Average life expectancy of a French bulldog is 10-12 years, but do we know the oldest Frenchie that ever lived?  Denise Richards, an American actress, owned a French bulldog named Hank. Hank lived for 13 years and is currently one of the first documented longest-living French bulldogs.  Also, from a 2004 health survey conducted by the UK Kennel Club, the oldest Frenchie was reported to have lived for 14 years and 8 months.  Recently, there has been claims by some French bulldog owners that their Frenchies have lived for 15-16 years, some are still living. One Frenchie owner reported that her French bulldog lived for 17 years and 4 months, though these claims are unverified, they may not be untrue. 

[5] Is the life expectancy of a Bulldog or Boston terrier any longer?

No, Bulldogs and Boston terriers don’t live longer than Frenchies. The average lifespan of English bulldogs is between 10 to 11 years, which is lower than that of French bulldogs.  Boston terriers also live no longer than French bulldogs. On average, Frenchies live for about 10 to 13 years while Boston terriers have life expectancy of 11 to 13 years.  

[6] Special tips for caring for an elderly French Bulldog

If you have a French bulldog who is older than 10 years, you should very thankful for her/his life. Naturally, as Frenchies age, they become less active and more frail. You should expect her to lose some that boisterous energy and sharpness.  Her sense of smell, hearing and sight will also dim, but this shouldn’t prevent your from helping her enjoy a happy, healthy and ripe old age.

Here are a few tips to help you better care for your senior Frenchies;

Your old Frenchie needs a high quality diet:

One of the easiest ways to keep your Frenchie healthy is by making sure her meals cover all her nutritional needs. You should also know that the nutritional needs of an old French bulldogs differs from those of pups and young adults. And to the determine the appropriate diet for your bulldog, get professional advice from your Vet.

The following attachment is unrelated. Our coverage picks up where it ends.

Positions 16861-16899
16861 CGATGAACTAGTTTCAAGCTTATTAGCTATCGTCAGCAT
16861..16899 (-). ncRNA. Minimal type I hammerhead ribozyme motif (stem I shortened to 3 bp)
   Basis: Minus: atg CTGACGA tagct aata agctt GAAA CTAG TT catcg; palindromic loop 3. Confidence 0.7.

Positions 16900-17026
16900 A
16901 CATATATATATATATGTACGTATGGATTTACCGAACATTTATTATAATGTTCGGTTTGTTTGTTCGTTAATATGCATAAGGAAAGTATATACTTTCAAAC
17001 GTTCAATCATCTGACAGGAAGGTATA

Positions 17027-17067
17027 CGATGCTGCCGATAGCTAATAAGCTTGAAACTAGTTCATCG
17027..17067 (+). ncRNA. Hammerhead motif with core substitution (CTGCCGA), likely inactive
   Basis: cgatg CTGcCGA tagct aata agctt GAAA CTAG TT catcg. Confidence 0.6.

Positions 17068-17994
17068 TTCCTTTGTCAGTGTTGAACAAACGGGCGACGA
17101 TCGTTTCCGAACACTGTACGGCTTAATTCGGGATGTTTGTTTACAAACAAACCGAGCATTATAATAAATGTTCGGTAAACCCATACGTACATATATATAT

Your old Frenchie needs regular veterinarian visits:

Don’t assume your Frenchie is fine because she looks healthy. Even if she look great, your Frenchies still needs to be thoroughly examined at least once a year or every six months because age makes dogs susceptible all kind of diseases. Regular health check will help to detect any diseases and infections as they spring up. 

Your old Frenchie needs to maintain a healthy body weight:

It’s easy to lose sight of this and let your Frenchie gain more weight than is healthy. To keep your buddy’s weight in check, it helps to always remember that the overall health of your dog can depend on her weight. And being overweight tremendously increases her chances of getting some serious and life-threatening disease like cancer, heart disease or diabetes. 

Your old Frenchie needs regular exercise:

Your old Frenchie still needs to stay active and this can be achieved by regular exercise. Regular exercise will also help her stay trim and maintain a healthy weight, not to mention keeping her joints and muscles healthy. Go for walks and engage in fun activities with other pets in the neighbourhood.

[7] Closing Thoughts

Despite that factors like gene, lifestyle and diet are the major determinants of life expectancy in dogs, your Frenchie can live a long and happy live, with your help of course! And what she needs is all the love she can get, luckily this isn’t difficult because that’s exactly why you adopted her in the first place. As very playful companion dogs, Frenchies delight in attention and care. And she’s more than ready to return the gesture, in fact that’s what she lives for. To make you happy!